Re: Object-oriented Programming (OOP) Terminology in Documentation

Subject: Re: Object-oriented Programming (OOP) Terminology in Documentation
From: "Susan W. Gallagher" <sgallagher -at- STARBASECORP -dot- COM>
Date: Mon, 16 Jan 1995 16:06:27 -0800

The question from Harold was:

> And I would like to offer you all a moment in the sun as I am looking
> for a few good quotes. If you have documented an OOP application, I would like
> to hear about your experiences, such as: whether you used OOP terms, if so,
> for what audience, and any other gems you might want to share with the
> software development community. (If I choose your quote, I will send you a
> note asking your permission to use your name and company in the article."

In documenting an oo application development system based on Smalltalk
I stuck with industry standard terminology. Our audience analysis
indicated some expertise in OO-land, but most of the audience was
coming from the wonderful world of COBOL. We were very careful to
explain our terms and eventually provided a Smalltalk primer. However,
I only used OO terms to describe actions in OO programming that they
had to perform (e.g., create an object, subclass a method, etc.). I
did not use OO terms to explain the way the program ran. It didn't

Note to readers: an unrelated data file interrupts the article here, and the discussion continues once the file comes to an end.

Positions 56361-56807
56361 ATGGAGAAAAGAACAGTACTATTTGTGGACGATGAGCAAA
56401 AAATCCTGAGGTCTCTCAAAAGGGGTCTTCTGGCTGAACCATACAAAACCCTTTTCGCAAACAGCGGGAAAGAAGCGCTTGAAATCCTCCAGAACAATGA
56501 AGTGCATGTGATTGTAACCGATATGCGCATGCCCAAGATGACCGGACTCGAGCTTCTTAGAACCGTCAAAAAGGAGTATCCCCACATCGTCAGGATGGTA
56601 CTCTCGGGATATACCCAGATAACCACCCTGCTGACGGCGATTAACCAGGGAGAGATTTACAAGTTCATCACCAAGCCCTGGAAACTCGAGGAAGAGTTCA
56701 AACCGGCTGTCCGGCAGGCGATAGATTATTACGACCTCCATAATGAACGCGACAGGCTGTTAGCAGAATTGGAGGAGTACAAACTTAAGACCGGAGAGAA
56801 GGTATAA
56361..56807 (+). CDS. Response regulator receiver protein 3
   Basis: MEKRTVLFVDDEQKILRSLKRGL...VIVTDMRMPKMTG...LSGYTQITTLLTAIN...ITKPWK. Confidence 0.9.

seem necessary.

In documenting various end-user applications written in OO languages,
I do not use object terminology. The user does not need to know that
selecting file>print creates an object of class printObject... That's
needless info and will only get in the way (IMnsHO).

The biggest change that OO technology has brought along with it is
the GUI and the event-driven program. These outward manifistations
of OO technology have had a much bigger impact on product documentation.
Back in the old days of menus and command lines, your menu structure
became your outline. User actions and program flow were easily
defined because they were so limited in scope. Communication on the
screen was limited, so product documentation had to fill in the
blanks on paper.

Today, communication begins with the product metaphore and continues
through the use of icons, toolbar buttons, status line prompts,
balloon help, online help, and so on. The user is inundated with
information before ever opening the manual! The job of the technical
communicator has increased in scope as the program's ability to
communicate has increased. And it really hasn't made our job any
easier! Standardizing terminology for mouse movements has been one
of the most difficult things we've ever tried. We're still not done!

Perhaps we've tried to hide OO terms from the user a little too
much, but I don't think so. The average computer user doesn't care
how the program is put together, only that it helps get the job
done. As technical communicators, we need to keep that in mind.

Just my $.02 (a bargain at twice the price ;-) )

Sue Gallagher
StarBase Corp, Irvine, CA
sgallagher -at- starbasecorp -dot- com

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